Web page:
Want to see what artificial wages do? Look to Europe. They have generally higher unemployment, fewer opportunities and anybody who was any drive of any kind leaves and moves to the US. The European health care system has also killed two of my relatives, one of whom was a doctor. Our “heart-less” system would have saved their lives.

You’re fairly certain and wrong, Romeo. That section of the U.S. Code specifically ensures that the government will not provide funds to contractors who pay less than the prevailing wage. It does not set the wage at any level. Do your research instead of guessing. Here’s the explanation with the relevant language in bold:

Prevailing Wages.–The head of a Federal department or agency providing financial assistance with any increase in funds authorized or made available by, or with any increase in obligation authority made available by, this Act (including the amendments made by this Act) shall ensure that laborers and mechanics employed by contractors and subcontractors in construction work financed by such financial assistance will be paid wages not less than those prevailing on similar construction in the locality, as determined by section 3142 of title 40, United States Code (known as the Davis-Bacon Act). The head of the department or agency shall provide such financial assistance only after being assured that required labor standards will be maintained on the construction work.

So, the effect of the executive order is that the government does not need to check to see if a contractor is paying prevailing wages before issuing funds. That’s the standard Bush recipe for Halliburton: Just send the check and hope no one notices all the law-breaking going on.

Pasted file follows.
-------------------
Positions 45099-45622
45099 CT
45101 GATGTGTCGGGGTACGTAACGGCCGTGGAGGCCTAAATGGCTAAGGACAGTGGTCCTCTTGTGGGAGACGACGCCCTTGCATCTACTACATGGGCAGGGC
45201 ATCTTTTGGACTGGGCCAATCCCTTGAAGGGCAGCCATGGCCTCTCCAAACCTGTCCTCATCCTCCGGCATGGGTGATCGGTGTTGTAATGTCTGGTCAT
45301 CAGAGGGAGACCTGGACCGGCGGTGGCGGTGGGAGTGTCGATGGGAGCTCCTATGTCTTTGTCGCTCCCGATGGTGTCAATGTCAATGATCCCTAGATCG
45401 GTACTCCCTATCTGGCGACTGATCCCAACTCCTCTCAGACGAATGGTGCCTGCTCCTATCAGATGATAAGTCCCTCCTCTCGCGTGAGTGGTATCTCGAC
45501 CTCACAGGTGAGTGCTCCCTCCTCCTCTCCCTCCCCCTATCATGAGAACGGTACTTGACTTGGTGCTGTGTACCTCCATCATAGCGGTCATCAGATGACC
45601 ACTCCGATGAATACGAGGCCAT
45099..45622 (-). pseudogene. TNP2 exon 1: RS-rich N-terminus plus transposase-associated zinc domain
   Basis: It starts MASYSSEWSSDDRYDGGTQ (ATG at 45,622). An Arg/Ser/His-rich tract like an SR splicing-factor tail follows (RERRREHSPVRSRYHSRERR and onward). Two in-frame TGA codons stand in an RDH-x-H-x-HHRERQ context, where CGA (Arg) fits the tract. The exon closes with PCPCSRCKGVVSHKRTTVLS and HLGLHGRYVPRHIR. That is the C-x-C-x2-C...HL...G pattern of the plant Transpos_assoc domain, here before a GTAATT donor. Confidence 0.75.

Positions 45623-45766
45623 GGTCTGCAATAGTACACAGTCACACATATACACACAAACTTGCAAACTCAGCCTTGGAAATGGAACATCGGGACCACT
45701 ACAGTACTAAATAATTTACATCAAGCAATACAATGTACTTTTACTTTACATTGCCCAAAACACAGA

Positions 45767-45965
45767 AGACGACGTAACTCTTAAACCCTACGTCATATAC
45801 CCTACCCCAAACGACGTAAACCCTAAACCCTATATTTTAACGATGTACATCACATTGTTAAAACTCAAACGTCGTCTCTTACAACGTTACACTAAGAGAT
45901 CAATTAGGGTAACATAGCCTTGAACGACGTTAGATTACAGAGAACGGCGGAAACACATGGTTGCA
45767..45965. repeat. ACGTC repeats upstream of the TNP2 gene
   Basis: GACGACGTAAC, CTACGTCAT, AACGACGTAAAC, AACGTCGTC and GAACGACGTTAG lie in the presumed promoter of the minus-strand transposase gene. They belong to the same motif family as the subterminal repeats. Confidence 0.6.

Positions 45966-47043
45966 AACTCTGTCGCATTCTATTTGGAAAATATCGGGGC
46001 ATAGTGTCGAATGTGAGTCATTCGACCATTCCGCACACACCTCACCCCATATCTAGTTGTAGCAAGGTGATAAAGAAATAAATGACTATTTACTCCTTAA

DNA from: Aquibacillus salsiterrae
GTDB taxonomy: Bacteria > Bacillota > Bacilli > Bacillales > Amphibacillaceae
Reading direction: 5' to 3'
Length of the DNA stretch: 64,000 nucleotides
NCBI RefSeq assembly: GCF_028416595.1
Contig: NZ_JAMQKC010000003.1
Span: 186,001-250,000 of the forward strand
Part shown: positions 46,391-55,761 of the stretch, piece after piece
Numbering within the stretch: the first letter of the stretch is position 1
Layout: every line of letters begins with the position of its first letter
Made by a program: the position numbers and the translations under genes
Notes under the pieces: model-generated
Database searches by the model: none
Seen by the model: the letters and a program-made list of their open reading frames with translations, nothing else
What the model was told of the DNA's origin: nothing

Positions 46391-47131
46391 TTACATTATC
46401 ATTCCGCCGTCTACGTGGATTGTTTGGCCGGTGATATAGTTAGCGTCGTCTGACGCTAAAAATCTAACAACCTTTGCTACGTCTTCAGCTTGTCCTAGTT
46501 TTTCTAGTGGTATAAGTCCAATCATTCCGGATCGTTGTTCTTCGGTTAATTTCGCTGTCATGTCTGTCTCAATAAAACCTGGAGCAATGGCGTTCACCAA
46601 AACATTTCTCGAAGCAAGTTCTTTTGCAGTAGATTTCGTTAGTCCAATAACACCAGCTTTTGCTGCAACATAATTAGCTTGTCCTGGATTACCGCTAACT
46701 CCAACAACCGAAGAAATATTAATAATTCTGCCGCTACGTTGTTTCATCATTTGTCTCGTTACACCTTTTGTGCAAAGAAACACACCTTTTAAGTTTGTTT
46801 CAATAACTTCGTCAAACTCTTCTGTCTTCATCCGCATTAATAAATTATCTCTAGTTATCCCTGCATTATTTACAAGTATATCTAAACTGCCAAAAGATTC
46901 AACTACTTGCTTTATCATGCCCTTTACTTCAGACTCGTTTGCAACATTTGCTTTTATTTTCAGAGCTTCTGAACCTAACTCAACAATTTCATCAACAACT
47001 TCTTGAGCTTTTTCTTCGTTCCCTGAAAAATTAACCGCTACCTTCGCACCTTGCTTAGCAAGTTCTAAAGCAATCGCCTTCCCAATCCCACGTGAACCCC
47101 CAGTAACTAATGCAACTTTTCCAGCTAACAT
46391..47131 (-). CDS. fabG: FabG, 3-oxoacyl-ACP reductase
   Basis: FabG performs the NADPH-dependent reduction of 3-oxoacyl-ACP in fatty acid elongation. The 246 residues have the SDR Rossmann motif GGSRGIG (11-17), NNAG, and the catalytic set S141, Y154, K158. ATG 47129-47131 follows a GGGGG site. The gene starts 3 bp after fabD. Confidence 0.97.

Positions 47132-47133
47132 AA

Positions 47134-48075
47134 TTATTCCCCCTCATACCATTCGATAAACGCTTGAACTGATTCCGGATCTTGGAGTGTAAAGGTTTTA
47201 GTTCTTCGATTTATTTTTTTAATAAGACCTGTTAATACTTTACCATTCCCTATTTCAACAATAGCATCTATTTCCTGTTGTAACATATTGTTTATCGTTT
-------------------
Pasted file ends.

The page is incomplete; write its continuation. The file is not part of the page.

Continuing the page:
I’ll ignore the rest of your post, as it’s not just baseless, but foolish to argue that “anyone who has any drive” in Europe comes to the United States—I actually know Europeans who are happily entrepreneuring on the Continent, you should get to know some, too, instead of believing such silly generalizations.

Your findings are untrue:
Davis-Bacon restricts both contracting and employment opportunities for minorities. Most minority-owned construction firms are small and non-unionized. Davis-Bacon mandates inflated wage rates (e.g.,$40,000 a year ditch diggers and $60,000 a year carpenters) and creates rigid job classifications and procedures which, though standard operating procedure for unions, are anathema to small non-unionized firms.
Such firms literally have to become less efficient in order to compete for Davis-Bacon contracts. Workers who perform a variety of tasks must be paid at the highest applicable skilled journeyman rate (e.g., a general laborer who hammers a nail must be paid as a “carpenter,” at perhaps three times the company’s regular wage rate). Unskilled workers can be employed only if the company can afford to pay high wages, and training can be provided only through limited and heavily regulated apprenticeship programs.
Paperwork is voluminous, complex, and cumbersome, accompanied by the constant threat of fines or litigation from government officials or unions. Not surprisingly, small minority-owned companies are often placed at a serious disadvantage in competing for Davis-Bacon contracts and are often discouraged from doing so, which was, of course, the motivation for the law in the first place. And entry-level employment and training opportunities are lost by the tens of thousands in an industry where such opportunities otherwise would be plentiful.
Hey, but the Democrats have to “pay back” their labor union constituencies, right?
As for Halliburton, guess who favorably mentioned them:
That work received favorable notices throughout the Clinton administration. For example, Vice President Al Gore’s National Performance Review mentioned Halliburton’s performance in its Report on Reinventing the Department of Defense, issued in September 1996. In a section titled “Outsourcing of Logistics Allows Combat Troops to Stick to Basics,” Gore’s reinventing-government team favorably mentioned LOGCAP, the cost-plus-award system, and Brown & Root, which the report said provided “basic life support services — food, water, sanitation, shelter, and laundry; and the full realm of logistics services — transportation, electrical, hazardous materials collection and disposal, fuel delivery, airfield and seaport operations, and road maintenance.”